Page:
Miles O'Brien
Science Correspondent

Miles O'Brien

Miles O’Brien is veteran, independent journalist who focuses on science, technology and aerospace.

He is the science correspondent for the PBS NewsHour, a producer and director for the PBS science documentary series NOVA, and a correspondent for the PBS documentary series FRONTLINE and the National Science Foundation Science Nation series.

For nearly seventeen of his thirty-two years in the news business, he worked for CNN as the science, environment and aerospace space correspondent and the anchor of various programs, including American Morning.

While at CNN, he secured a deal with NASA to become the first journalist to fly on the space shuttle. The project ended with the loss of Columbia and her crew in 2003 – a story he told to the world in a critically acclaimed sixteen-hour marathon of live coverage.

Prior to joining CNN, he worked as a reporter at television stations in Boston, Tampa, Albany, NY and St. Joseph, MO. He began his television career as a desk assistant at WRC-TV in Washington, DC.

O’Brien is an accomplished aviator and aircraft owner who often pilots his airplane to assignments, and is frequently called upon to explain the world of aviation to a mass audience.

He has won numerous awards over the years, including a half-dozen Emmys, and a Peabody and DuPont for his coverage of Hurricane Katrina and its aftermath.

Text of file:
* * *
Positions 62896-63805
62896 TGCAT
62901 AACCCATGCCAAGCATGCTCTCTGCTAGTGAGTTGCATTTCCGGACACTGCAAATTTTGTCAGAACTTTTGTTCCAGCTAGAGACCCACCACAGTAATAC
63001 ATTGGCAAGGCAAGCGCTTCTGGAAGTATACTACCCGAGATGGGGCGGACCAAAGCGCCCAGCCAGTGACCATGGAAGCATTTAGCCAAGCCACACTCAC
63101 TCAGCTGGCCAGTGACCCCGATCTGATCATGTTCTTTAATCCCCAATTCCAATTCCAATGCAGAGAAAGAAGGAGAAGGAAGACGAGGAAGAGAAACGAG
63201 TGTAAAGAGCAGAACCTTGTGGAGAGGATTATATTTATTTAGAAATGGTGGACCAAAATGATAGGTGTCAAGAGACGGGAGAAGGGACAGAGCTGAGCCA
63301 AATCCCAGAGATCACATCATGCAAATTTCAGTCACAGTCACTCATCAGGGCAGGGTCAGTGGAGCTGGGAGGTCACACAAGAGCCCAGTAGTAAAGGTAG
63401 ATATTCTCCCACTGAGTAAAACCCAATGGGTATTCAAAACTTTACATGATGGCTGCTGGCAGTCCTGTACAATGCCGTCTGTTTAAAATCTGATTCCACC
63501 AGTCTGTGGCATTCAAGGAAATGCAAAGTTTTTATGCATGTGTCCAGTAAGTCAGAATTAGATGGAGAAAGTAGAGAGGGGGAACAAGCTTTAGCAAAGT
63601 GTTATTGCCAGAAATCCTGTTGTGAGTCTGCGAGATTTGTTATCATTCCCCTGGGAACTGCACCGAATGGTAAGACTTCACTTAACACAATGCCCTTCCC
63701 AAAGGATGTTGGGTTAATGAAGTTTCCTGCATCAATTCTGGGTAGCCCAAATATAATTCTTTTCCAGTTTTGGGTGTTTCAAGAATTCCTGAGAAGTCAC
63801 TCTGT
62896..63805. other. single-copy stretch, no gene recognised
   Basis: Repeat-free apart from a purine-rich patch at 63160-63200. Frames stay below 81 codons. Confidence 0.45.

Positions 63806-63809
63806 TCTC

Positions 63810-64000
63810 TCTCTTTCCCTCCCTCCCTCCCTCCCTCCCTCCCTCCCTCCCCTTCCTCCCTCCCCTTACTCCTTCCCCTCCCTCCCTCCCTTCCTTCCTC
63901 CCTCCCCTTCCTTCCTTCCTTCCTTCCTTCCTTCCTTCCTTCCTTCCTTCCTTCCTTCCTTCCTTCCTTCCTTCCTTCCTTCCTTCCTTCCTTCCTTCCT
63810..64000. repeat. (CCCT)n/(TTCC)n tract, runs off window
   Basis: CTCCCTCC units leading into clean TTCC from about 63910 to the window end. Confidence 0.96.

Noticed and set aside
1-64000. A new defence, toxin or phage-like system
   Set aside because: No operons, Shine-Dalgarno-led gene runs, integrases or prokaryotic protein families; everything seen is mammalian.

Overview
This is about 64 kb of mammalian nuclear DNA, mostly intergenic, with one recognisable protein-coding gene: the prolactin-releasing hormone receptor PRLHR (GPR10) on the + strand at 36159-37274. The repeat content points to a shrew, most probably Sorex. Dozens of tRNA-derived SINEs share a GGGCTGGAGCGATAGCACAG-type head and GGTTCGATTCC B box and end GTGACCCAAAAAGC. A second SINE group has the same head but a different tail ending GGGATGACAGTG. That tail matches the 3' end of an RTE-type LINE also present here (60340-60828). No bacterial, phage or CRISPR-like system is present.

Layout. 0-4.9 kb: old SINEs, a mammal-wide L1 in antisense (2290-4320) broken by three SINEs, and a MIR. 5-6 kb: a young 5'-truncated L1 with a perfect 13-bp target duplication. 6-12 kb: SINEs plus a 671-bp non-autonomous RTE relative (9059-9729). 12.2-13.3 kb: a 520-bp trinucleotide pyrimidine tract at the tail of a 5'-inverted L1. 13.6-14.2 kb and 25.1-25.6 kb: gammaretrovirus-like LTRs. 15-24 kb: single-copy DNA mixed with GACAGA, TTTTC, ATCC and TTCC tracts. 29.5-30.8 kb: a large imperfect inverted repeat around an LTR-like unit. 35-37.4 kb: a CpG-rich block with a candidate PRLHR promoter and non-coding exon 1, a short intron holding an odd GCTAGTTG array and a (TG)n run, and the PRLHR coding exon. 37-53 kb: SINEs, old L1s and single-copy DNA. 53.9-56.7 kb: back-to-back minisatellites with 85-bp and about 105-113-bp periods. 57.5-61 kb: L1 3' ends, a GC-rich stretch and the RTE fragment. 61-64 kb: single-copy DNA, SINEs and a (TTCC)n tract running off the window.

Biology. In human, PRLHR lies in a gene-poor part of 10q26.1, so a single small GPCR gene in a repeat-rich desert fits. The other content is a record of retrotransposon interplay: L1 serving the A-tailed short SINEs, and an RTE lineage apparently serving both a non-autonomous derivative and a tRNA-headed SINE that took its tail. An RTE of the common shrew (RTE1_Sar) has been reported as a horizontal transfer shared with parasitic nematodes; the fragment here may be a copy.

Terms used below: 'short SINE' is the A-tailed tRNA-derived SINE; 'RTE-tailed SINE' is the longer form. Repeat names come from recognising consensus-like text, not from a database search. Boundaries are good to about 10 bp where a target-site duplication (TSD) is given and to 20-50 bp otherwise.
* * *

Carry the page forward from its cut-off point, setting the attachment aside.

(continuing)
Born in Detroit and raised in Grosse Pointe Farms, MI, he is based in Washington, DC. He has a son at the US Naval Academy and a daughter at Davidson College in North Carolina. He was a history major at Georgetown University.

Miles's Most Recent Stories

  • June 14, 2017

    Coal is still very much at the center of the debate on the future of energy. For some, the holy grail is a new type of technology that captures some coal carbon emissions. Science correspondent Miles O’Brien joins Judy Woodruff to take a closer look at the results coming out of one of the largest fossil fuel power plants in the country and the obstacles stopping them from collecting more. Continue reading

  • March 22, 2017

    Coral reefs are more than examples of natural beauty; they harbor fish that feed millions and shield us against storms and floods. Australia’s Great Barrier Reef, the largest living structure on the planet, is dying. As ocean waters steadily warm, extensive coral destruction continues, part of an unprecedented global crisis. Science correspondent Miles O’Brien reports on what’s at stake. Continue reading

  • December 14, 2016

    Astronomers believe that the perfect spot for the next big observatory is atop the summit of Mauna Kea in Hawaii. But the proposed location for the $1.4 billion project is on land sacred to the native Hawaiian culture, and a legal challenge over the project has halted construction. Science correspondent Miles O’Brien reports. Continue reading

  • September 28, 2016

    Our love/hate relationship with lead is as old as history itself. The origin of “plumbing” comes from the Latin word for lead. But only in the 1970s did we realize the consequences of even low doses of the hazardous metal, and by then it was in our pipes, our paint and our fuel. Science correspondent Miles O’Brien examines the lasting health consequences. Continue reading

  • September 21, 2016

    In light of the recent bombings in New York and New Jersey, science correspondent Miles O’Brien takes a look at a new technology that is increasingly being used by law enforcement: bomb-disarming robots. Operated from a safe distance, these robots can blast through car windows and even kill, raising ethical issues about how they should be used. Continue reading